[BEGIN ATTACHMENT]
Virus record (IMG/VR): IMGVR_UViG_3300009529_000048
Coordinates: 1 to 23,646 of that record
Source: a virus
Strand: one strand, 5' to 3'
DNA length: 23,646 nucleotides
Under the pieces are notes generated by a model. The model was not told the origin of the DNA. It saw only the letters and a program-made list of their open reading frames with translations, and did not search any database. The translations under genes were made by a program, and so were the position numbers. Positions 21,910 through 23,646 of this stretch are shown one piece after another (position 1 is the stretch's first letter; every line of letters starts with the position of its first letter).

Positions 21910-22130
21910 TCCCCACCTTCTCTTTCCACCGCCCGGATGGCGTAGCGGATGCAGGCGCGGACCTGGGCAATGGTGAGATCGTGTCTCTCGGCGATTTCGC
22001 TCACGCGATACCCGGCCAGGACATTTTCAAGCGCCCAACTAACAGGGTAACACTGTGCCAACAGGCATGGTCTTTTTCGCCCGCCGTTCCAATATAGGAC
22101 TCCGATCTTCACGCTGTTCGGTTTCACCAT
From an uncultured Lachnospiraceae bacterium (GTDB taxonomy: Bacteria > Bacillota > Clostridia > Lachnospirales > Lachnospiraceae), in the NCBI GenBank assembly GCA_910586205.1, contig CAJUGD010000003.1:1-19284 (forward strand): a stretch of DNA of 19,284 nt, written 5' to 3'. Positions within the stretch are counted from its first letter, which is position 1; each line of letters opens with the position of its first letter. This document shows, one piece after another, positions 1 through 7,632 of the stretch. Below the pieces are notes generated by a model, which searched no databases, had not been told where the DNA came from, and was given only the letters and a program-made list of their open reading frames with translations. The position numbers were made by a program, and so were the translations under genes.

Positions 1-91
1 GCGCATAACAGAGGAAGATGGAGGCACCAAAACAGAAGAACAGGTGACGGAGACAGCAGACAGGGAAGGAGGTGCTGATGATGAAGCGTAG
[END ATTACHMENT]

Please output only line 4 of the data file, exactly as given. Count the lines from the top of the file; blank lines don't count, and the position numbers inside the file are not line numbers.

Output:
Strand: one strand, 5' to 3'